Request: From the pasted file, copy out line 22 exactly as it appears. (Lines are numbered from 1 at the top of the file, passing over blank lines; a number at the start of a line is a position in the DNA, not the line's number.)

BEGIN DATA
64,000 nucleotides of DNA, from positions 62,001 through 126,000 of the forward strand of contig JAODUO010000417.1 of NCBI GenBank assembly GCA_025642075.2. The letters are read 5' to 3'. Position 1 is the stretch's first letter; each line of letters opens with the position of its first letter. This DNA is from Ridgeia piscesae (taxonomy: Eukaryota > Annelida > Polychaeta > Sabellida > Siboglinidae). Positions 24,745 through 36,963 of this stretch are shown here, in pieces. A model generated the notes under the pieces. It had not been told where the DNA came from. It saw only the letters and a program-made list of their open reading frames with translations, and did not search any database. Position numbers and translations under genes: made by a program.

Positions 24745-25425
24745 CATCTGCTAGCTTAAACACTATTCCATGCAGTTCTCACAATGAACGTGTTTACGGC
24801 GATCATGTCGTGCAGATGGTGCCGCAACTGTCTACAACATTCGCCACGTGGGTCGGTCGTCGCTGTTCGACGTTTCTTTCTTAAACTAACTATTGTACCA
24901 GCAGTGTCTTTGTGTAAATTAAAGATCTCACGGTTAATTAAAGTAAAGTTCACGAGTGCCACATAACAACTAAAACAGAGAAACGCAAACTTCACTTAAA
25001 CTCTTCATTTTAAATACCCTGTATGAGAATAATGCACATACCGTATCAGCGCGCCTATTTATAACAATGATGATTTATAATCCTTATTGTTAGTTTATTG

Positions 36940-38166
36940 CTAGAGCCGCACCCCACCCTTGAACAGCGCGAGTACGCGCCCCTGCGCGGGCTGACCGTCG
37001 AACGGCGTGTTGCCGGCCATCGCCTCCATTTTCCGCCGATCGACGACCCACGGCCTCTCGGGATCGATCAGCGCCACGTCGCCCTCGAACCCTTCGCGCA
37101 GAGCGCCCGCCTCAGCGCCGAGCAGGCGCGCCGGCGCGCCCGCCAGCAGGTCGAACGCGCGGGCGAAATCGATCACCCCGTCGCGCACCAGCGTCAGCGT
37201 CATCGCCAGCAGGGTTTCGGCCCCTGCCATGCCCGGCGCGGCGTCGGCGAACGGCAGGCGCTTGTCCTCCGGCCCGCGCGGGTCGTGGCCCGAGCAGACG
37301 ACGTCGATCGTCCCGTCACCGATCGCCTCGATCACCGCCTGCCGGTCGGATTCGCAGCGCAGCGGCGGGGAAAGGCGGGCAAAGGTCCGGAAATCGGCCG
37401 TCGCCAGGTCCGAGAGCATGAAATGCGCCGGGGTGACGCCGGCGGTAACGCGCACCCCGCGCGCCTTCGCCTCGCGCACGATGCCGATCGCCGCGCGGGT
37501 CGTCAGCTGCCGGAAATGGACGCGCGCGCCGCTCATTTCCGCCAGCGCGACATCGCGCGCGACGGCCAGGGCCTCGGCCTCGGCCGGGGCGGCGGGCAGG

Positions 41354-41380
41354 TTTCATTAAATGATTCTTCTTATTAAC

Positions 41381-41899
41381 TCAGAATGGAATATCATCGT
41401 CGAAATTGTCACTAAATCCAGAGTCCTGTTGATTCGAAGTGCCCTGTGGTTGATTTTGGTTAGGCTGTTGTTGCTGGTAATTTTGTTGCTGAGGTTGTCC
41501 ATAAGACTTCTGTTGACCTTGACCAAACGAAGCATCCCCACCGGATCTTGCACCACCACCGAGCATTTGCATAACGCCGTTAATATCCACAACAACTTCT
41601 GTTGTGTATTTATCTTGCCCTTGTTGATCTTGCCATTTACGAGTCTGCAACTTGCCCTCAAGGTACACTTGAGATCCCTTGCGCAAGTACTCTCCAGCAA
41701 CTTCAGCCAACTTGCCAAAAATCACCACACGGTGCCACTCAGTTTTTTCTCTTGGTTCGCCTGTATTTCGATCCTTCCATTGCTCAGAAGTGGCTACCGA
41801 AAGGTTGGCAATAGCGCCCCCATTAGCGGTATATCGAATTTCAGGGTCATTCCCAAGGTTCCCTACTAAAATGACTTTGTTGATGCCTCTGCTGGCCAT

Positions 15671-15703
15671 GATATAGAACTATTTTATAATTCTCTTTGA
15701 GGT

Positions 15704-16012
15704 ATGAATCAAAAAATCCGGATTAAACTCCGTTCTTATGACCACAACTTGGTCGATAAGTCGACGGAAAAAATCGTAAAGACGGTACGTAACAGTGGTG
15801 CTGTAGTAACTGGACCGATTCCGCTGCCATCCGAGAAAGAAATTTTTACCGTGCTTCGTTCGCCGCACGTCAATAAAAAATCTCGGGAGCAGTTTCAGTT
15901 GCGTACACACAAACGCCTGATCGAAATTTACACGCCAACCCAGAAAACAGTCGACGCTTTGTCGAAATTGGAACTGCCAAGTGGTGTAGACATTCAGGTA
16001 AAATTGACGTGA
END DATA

41701 CTTCAGCCAACTTGCCAAAAATCACCACACGGTGCCACTCAGTTTTTTCTCTTGGTTCGCCTGTATTTCGATCCTTCCATTGCTCAGAAGTGGCTACCGA